Let's recall all the necessary formulas. The displacement, Δy, between times t_{1} and t_{2} is : Δy = y_{2} - y_{1}. In order to solve this equation we need values for y1 and y2. Recall the formula: y = y_{0} + v_{0} + gt^{2}/2. We use this formula to solve for the position of the coin at time t_{1}. We take the initial position, y_{0}, to be 0 m, and we take the downward direction to be negative. Because the coin starts at rest, its initial velocity, v_{0}, to be 0 m/s. Therefore, y_{1} = gt_{1}^{2}/2. Plugging in -9.8 m/s^{2} for g, our result is that y_{1} = - 0.59 m.

Now, we just need y_{2}. We can use the same formula y_{2} = y_{1} + v_{1} + gt^{2}/2. We know the values of every variable in this equation except for v_{1}. We can use the following formula to obtain its value: v_{1} = v_{0} + gt_{1}. Remember that the initial velocity is 0 m/s. Solving this equation, we get v_{1} = - 3.40 m/s. Now we can finally solve for y_{2}. The result should be y_{2} = - 4.47 m. (The negative signs only mean that this position is lower than where we originally started.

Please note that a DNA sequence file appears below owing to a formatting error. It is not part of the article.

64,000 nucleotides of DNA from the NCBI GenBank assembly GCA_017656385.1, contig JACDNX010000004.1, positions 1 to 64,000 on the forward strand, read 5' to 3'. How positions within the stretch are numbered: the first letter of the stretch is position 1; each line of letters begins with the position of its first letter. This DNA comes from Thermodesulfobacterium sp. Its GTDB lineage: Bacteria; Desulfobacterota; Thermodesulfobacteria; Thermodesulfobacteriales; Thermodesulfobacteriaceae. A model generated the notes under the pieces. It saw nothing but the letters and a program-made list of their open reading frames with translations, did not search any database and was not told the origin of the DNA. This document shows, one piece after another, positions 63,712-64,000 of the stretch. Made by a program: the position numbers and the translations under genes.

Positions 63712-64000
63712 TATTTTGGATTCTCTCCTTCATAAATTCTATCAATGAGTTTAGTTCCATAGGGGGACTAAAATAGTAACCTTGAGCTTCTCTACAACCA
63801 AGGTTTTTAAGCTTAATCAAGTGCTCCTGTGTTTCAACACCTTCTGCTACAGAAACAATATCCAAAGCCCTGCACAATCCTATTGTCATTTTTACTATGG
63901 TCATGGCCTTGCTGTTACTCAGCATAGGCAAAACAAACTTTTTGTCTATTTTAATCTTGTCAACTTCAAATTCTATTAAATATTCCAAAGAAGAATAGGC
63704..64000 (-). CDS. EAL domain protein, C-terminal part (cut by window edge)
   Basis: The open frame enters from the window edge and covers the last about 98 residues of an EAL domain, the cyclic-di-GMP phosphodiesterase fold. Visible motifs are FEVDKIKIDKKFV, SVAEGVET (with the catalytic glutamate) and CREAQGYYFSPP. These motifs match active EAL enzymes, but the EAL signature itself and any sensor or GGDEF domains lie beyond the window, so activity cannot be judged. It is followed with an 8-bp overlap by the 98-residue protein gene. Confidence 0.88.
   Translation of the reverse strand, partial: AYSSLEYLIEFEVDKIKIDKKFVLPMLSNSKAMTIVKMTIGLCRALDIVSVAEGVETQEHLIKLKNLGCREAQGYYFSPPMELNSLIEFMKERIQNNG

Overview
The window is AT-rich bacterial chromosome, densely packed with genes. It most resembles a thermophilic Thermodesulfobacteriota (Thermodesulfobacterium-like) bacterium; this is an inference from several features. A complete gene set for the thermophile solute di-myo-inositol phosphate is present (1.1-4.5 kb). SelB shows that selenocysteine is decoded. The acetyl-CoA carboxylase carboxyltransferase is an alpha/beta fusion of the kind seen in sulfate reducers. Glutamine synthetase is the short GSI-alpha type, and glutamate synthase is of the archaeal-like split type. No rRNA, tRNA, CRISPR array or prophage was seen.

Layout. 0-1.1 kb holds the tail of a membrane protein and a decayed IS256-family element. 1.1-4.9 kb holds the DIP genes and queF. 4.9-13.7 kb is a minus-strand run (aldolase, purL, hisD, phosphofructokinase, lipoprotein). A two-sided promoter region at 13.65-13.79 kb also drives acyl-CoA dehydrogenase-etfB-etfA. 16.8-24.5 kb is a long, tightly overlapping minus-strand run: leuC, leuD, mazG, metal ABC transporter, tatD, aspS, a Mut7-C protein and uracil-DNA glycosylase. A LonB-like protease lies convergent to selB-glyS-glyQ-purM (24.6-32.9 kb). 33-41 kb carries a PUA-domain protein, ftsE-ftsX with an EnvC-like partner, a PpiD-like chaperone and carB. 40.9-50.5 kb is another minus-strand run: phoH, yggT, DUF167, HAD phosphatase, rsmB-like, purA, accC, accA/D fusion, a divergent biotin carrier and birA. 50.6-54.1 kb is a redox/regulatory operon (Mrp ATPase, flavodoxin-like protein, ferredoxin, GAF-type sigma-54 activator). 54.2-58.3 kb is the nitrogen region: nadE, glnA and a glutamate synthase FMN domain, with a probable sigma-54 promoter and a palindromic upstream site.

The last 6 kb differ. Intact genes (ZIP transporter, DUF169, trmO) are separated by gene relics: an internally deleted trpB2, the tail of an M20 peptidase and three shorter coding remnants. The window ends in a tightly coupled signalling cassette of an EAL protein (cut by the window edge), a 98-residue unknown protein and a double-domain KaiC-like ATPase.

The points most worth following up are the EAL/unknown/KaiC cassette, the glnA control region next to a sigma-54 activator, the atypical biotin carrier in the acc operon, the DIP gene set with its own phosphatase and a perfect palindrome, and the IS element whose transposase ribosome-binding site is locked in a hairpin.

Lastly, we just need to calculate Δy. Calculating y_{2} - y_{1} = -4.47 - (- 0.59) = - 3.88 m.

Check that this answer makes sense. We expected a negative value for the displacement because the final position of the coin is lower than the initial position.